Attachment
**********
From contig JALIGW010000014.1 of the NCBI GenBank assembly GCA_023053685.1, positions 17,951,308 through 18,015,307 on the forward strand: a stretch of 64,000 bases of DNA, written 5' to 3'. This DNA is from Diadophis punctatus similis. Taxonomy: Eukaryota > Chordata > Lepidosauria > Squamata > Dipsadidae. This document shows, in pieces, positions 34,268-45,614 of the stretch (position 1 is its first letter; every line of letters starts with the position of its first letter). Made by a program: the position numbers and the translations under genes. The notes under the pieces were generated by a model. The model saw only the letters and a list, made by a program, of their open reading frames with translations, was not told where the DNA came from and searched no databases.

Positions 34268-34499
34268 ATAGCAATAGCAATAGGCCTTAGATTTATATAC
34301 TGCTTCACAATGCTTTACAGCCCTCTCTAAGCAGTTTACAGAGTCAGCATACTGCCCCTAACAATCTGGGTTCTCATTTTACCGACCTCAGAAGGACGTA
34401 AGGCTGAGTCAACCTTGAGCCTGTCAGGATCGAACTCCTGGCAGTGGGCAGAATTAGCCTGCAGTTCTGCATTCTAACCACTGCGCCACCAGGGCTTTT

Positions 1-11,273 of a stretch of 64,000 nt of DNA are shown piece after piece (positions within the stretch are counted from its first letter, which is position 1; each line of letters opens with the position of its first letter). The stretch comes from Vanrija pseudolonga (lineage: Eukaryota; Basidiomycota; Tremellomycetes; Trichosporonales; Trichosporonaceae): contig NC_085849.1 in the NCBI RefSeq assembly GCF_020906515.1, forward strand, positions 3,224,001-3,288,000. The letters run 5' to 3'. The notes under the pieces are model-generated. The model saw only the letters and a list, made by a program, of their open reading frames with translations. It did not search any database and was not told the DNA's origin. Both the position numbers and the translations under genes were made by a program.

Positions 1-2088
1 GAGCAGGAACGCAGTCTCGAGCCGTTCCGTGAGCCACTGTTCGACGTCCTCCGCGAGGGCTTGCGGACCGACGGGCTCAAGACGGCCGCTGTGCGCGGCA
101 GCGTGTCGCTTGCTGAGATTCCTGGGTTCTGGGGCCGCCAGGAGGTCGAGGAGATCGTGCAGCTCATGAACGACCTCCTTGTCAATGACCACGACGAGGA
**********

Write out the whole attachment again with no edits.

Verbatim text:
From contig JALIGW010000014.1 of the NCBI GenBank assembly GCA_023053685.1, positions 17,951,308 through 18,015,307 on the forward strand: a stretch of 64,000 bases of DNA, written 5' to 3'. This DNA is from Diadophis punctatus similis. Taxonomy: Eukaryota > Chordata > Lepidosauria > Squamata > Dipsadidae. This document shows, in pieces, positions 34,268-45,614 of the stretch (position 1 is its first letter; every line of letters starts with the position of its first letter). Made by a program: the position numbers and the translations under genes. The notes under the pieces were generated by a model. The model saw only the letters and a list, made by a program, of their open reading frames with translations, was not told where the DNA came from and searched no databases.

Positions 34268-34499
34268 ATAGCAATAGCAATAGGCCTTAGATTTATATAC
34301 TGCTTCACAATGCTTTACAGCCCTCTCTAAGCAGTTTACAGAGTCAGCATACTGCCCCTAACAATCTGGGTTCTCATTTTACCGACCTCAGAAGGACGTA
34401 AGGCTGAGTCAACCTTGAGCCTGTCAGGATCGAACTCCTGGCAGTGGGCAGAATTAGCCTGCAGTTCTGCATTCTAACCACTGCGCCACCAGGGCTTTT

Positions 1-11,273 of a stretch of 64,000 nt of DNA are shown piece after piece (positions within the stretch are counted from its first letter, which is position 1; each line of letters opens with the position of its first letter). The stretch comes from Vanrija pseudolonga (lineage: Eukaryota; Basidiomycota; Tremellomycetes; Trichosporonales; Trichosporonaceae): contig NC_085849.1 in the NCBI RefSeq assembly GCF_020906515.1, forward strand, positions 3,224,001-3,288,000. The letters run 5' to 3'. The notes under the pieces are model-generated. The model saw only the letters and a list, made by a program, of their open reading frames with translations. It did not search any database and was not told the DNA's origin. Both the position numbers and the translations under genes were made by a program.

Positions 1-2088
1 GAGCAGGAACGCAGTCTCGAGCCGTTCCGTGAGCCACTGTTCGACGTCCTCCGCGAGGGCTTGCGGACCGACGGGCTCAAGACGGCCGCTGTGCGCGGCA
101 GCGTGTCGCTTGCTGAGATTCCTGGGTTCTGGGGCCGCCAGGAGGTCGAGGAGATCGTGCAGCTCATGAACGACCTCCTTGTCAATGACCACGACGAGGA